He was therefore all the more touching when Leontes realises Perdita is the daughter he abandoned (a scene not shown by Shakespeare but related by characters called First Gentleman, Second Gentleman and Third Gentleman). Soon after, Leontes discovers that Hermione, too, is still alive but Wheeldon again departs from Shakespeare by reminding the audience that some things can never be truly mended.

Shakespeare’s Leontes decides to promote a marriage for Paulina, just to round off the happy ending. Wheeldon leaves her alone and mourning. He and Talbot, who collaborated with Wheeldon on the scenario, have revived hope for serious narrative ballet.

The Winter’s Tale ends in Brisbane tomorrow (Sunday, July 9).

4 Comments Add yours

  1. sophoife says:

    Oh Deborah as you know I love to see as many casts as possible, so I squeezed my budget till it squealed, then a bit more, and saw all three Winter’s Tale casts we were treated to in Brisbane. Edward Watson/Lauren Cuthbertson/Steven McRae/Francesca Hayward/Federico Bonelli and the glorious and incomparable Zenaida Yanowsky on Friday night, Ryoichi Hirano (on début replacing the injured Thiago Soares)/Claire Calvert/Alexander Campbell/Akane Takada/Bonelli (replacing Hirano)/Itziar Mendizabal (almost-original third cast) on Saturday afternoon, and Bennet Gartside/Marianela Nuñez/Vadim Muntagirov (henceforth referred to as Vadream)/Beatriz Stix-Brunell/Valeri Hristov/Laura Morera (almost-original second cast) on Saturday night.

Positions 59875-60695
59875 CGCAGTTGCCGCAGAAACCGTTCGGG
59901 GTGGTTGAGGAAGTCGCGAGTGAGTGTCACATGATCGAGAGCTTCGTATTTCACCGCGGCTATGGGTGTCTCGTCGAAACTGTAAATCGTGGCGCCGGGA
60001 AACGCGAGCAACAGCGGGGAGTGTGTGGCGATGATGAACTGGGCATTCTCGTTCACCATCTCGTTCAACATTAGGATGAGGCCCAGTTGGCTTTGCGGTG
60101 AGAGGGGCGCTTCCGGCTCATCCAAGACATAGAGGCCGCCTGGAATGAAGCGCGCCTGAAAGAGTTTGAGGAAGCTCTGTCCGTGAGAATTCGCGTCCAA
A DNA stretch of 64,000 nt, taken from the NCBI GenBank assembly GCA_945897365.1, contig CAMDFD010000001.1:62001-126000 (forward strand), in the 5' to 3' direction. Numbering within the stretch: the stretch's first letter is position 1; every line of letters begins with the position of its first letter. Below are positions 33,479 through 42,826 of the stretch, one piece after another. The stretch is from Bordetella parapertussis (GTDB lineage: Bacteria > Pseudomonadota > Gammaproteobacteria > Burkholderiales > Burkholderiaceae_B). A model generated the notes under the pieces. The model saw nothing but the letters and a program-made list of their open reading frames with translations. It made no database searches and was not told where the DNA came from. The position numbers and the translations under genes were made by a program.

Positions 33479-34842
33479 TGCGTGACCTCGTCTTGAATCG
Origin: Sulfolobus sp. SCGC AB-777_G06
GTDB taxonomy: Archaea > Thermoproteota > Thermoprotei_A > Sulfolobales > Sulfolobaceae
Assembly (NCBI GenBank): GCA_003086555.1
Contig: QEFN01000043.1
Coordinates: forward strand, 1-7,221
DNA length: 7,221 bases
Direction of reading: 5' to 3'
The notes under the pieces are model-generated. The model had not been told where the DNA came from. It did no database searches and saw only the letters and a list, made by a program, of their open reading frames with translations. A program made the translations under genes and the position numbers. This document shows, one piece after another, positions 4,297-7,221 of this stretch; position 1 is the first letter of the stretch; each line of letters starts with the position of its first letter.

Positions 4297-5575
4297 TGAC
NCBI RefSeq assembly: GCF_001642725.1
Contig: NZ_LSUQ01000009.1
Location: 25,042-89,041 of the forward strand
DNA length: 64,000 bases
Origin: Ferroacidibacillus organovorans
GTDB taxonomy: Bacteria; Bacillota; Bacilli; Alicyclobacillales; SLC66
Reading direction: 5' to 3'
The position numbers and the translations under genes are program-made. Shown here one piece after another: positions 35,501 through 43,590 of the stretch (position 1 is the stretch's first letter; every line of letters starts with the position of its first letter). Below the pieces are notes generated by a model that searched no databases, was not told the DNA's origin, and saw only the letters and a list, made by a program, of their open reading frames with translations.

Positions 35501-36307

I was also able to attend the Insight session on Friday afternoon with Christopher Wheeldon, his assistant Jackie Barrett, and RB Director Kevin O’Hare. It was fascinating as the best of these sessions can be, and to see Campbell and Takada taken through part of the act II pdd, and Calvert the “trial” solo, was illuminating – the tiniest gesture has meaning, and I found myself watching all three casts’ renditions of both the pdd and the solo with a deeper understanding and seeing the differences much more clearly than usual.